Dark Nights of the Soul presents these metaphoric dark nights not as the enemy, but as times of transition, occasions to restore yourself, and transforming rites of passage. Moore shows specific ways to engage life more deeply through particular challenges and shares a powerful new outlook on such topics as:
With the soothing, accessible tone and practical philosophy that have made Moore an internationally beloved author, Dark Nights of the Soul will help you tend to the deepest needs of the heart and spirit in a modern world full of life's challenges, and is sure to be a comforting companion during your most difficult times.
©2004 Thomas Moore; (P)2004 Penguin Audio and Books on Tape, Inc.
"Moore's soft-spoken delivery and gentle tone soothe and inform while challenging the listener to review past 'dark nights' in their lives." (AudioFile)
This is a wise and wonderful exploration of human suffering. Moore takes a sensitive and strong approach to facing life's harships and challenges. Rather than offering advice on how to alleviate the pain that accompanies hardship, Moore offers helpful advice on how and why these experiences can be used to develop and learn. He places individual hardships in the context of history, as an inevitable part of the human experience. I benefited greatly by his insights, and know that this book will resonate through my life.
My interests run to psychology, popular science, history, world literature, and occasionally something fun like Jasper Fforde. It seems like the only free time I have for reading these days is when I'm in the car so I am extremely grateful for audio books. I started off reading just the contemporary stuff that I was determined not to clutter up my already stuffed bookcases with. And now audio is probably 90% of my "reading" matter.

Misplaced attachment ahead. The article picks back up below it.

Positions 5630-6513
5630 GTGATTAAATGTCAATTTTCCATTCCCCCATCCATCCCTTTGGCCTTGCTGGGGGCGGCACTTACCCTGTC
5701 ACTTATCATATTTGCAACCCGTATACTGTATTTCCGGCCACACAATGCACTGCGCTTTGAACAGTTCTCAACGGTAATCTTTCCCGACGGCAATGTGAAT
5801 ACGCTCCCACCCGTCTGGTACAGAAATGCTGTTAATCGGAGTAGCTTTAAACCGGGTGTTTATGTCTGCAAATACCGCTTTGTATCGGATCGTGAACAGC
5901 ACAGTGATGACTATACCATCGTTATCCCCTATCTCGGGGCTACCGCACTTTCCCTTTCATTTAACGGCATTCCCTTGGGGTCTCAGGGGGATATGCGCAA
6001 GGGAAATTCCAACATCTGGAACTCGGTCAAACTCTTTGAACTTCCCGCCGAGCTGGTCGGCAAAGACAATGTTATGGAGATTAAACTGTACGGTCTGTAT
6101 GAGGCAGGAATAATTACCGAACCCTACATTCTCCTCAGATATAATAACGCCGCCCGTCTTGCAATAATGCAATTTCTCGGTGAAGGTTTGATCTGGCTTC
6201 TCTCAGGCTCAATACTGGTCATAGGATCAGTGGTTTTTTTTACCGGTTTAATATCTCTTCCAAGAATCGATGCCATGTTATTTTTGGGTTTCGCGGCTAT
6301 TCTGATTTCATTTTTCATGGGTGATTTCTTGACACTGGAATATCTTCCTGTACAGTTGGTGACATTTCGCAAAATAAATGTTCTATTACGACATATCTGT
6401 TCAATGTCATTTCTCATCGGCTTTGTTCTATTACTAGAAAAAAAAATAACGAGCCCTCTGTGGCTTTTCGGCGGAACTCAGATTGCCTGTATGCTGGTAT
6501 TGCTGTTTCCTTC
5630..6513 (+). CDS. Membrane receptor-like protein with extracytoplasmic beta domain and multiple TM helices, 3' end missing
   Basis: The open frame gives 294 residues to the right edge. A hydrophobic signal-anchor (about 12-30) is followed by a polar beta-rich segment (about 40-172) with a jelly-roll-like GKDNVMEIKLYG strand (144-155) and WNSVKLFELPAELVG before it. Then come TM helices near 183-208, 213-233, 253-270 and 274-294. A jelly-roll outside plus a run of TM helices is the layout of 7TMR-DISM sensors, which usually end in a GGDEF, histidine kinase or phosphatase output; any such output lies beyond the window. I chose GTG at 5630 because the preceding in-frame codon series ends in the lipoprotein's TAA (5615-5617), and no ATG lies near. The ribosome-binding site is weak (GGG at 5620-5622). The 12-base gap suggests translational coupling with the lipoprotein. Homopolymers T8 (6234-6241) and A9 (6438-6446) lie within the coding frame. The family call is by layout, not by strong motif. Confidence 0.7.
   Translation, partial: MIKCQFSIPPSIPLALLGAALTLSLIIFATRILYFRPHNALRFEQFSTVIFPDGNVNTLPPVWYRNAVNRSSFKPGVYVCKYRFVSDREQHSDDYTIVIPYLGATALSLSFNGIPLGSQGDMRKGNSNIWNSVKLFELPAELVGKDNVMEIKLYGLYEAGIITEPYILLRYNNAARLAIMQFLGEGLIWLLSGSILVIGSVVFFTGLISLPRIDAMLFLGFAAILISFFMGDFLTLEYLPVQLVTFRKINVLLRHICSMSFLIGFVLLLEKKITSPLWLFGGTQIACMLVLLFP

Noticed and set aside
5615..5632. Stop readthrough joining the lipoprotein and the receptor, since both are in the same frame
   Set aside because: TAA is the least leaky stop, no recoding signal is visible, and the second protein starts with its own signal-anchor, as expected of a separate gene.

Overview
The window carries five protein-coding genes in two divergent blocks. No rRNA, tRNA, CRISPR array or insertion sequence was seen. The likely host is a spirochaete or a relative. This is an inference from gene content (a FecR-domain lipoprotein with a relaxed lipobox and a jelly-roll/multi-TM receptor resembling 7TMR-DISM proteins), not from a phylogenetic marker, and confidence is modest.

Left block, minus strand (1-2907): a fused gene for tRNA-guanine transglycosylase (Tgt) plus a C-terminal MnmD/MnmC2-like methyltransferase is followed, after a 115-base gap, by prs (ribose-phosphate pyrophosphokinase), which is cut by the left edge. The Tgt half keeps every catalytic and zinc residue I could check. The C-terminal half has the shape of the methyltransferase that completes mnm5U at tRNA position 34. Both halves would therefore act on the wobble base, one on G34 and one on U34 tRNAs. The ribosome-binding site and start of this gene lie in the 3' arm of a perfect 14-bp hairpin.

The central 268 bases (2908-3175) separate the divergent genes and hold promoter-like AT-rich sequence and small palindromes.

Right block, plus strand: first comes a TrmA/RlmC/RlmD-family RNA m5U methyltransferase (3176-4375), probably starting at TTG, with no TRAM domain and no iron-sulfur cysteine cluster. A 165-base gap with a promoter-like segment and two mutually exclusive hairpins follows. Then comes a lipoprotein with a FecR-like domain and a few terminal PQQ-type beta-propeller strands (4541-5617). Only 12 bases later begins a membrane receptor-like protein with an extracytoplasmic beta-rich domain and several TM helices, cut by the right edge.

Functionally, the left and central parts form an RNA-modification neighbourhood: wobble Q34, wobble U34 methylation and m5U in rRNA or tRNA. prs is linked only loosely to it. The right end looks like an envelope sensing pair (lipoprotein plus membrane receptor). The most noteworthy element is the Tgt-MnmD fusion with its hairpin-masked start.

I picked this book based on the glowing reputation it had in reviews and the media. So many people have found this book to be a rich spiritual resource to help find their way back from dark times in their lives. Maybe I was hoping for too much. Somehow it just didn't seem to have the depth I expected. I love the concept by the way: dark times are an opportunity to reevaluate our lives and reemerge with a deeper understanding and appreciation of why we are here. Maybe someday I'll give it another try. For now, I think I'll stick with The Road Less Traveled.
There is much good to be said for the premise of this book, but the author strays into too many bunny holes to keep my interest and to maintain the central core of his thesis.
The core idea is that dark nights in adulthood are not so much something to be fixed, as they are a normal process of living. Much as one doesn't "fix" adolescence, but guides it and celebrates its gifts, one shouldn't try to fix the dark nights of the soul. So far so good.
After hour 2 of this book, the themes turn to mythology and love triangles, and a variety of other ideosynchrocies that may be of passing interest, but were lost on me. The orthodox christian will have to muddle through the author's eclectic inclusion of mythology and extra-cannonical philosophy as it borders on the odd in places.
I'd recommend the first two hours and then give it a break.
Thomas, I've loved your books in the past and consider you a mentor. This book felt like you where trying to prove youself--you sounded depressed. I couldn't finish it--it was making me depressed. I hope life gets better soon.
I'm still a fan!
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